Today’s guest post is written by former Garden Design editor Sarah Ristorcelli, who is working on an outdoor living book for Timber Press.
What are origins? Somebody somewhere did something for their own personal use or enjoyment and the word never got out, or it got out incrementally, or a version of the story became a legend.
That’s how I think about the beginnings of the “outdoor living” movement. We can’t really pinpoint the origins.
Trends, however, are different. The trend of outdoor living gardens is bigger than what one person created in their backyard. In this case, a prolific influencer created many outdoor living gardens in many backyards, and that guy was Thomas Church.
In Church’s 1955 book, Gardens Are For People, he documented the advent of the trend he pushed forward so successfully.
He first addressed the blending of the formal and informal as the sweet spot for American gardens of that day. Through the centuries, rigid, uncompromising gardens had given way to very loose, naturalistic gardens, until landscape designers observed that above all, But, whichever time period he was considering, Church recognized that one garden element emerged as central to design.
The terrace, in all periods of gardening, and whether called the atrium, close, promenade, or lanai, has been an obviously man-made part of the garden. It has been used to extend the architectural lines of the house and supplement the activities of the occupants. Today, the “terrace” area is for outdoor living.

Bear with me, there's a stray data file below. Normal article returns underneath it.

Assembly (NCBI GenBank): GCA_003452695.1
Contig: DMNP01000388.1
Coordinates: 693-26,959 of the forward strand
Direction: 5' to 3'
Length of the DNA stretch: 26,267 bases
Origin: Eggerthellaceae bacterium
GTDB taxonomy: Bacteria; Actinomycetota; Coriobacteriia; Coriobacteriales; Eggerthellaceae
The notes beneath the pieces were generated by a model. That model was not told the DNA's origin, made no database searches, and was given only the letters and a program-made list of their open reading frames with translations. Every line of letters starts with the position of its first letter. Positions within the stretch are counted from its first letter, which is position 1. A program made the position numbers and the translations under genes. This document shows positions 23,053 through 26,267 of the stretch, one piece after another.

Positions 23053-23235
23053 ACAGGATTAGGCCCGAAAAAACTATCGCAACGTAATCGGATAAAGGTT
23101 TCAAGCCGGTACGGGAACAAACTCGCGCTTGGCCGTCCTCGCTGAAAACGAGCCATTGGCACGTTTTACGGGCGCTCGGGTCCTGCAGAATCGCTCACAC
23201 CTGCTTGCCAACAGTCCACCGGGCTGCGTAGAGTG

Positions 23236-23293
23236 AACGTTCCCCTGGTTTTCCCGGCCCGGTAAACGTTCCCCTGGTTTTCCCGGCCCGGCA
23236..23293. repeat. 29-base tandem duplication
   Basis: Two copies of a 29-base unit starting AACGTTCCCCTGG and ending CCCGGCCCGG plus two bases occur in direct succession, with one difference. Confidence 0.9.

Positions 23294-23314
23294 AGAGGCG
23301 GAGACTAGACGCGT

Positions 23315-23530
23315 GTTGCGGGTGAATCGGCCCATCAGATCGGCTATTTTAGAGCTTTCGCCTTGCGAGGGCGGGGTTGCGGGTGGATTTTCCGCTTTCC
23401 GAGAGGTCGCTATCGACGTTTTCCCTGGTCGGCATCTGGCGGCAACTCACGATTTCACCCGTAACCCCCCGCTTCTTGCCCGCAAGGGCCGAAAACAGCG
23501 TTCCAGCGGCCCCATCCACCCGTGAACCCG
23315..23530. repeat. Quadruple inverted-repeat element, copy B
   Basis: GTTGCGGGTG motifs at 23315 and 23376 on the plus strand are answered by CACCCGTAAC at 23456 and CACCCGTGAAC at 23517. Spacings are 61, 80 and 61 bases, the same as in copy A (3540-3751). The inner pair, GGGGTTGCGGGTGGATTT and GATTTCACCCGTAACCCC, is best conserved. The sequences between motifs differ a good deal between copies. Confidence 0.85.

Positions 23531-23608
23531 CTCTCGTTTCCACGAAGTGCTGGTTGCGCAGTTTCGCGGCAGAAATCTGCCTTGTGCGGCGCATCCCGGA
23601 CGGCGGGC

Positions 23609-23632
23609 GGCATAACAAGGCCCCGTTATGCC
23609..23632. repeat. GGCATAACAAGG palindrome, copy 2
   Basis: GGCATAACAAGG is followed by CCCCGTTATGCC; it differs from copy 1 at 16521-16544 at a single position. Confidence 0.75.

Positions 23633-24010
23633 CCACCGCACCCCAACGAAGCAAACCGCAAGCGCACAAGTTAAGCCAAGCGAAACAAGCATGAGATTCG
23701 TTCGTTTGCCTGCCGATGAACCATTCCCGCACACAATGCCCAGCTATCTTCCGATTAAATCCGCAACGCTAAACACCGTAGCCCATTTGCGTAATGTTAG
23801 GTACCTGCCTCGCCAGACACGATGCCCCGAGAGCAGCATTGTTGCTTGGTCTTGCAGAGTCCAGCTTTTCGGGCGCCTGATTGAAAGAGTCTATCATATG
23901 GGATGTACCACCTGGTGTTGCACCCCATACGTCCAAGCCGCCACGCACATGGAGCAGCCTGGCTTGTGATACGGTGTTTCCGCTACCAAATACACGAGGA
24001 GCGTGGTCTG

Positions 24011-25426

Church wrote about Pompeii’s first century gardens, which featured enclosed indoor courts with planters. The sound of fountains tempered street noise. Later, Spanish patios were adjacent to the house, and let in sunlight and air. In large, formal French gardens, terraces created a transition between the house and sprawling parterres, and gatherings there could be as small as a family breakfast, or as grand as the party Louis XIV hosted on the terraces of Versailles for 3,000 people, lasting three days.
Now, we still have terraces or patios outside our back doors, before we get to our yards, and this is where we spend most of our time when we’re outside. Since Church’s time, there’s been a firm expectation that gardens will always have a place not just for plants, but for people. That’s how outdoor living shifted from a favored trend to an essential part of the program for virtually every garden built today.
Read more from Sarah on her blog, A Blog Called Plot.
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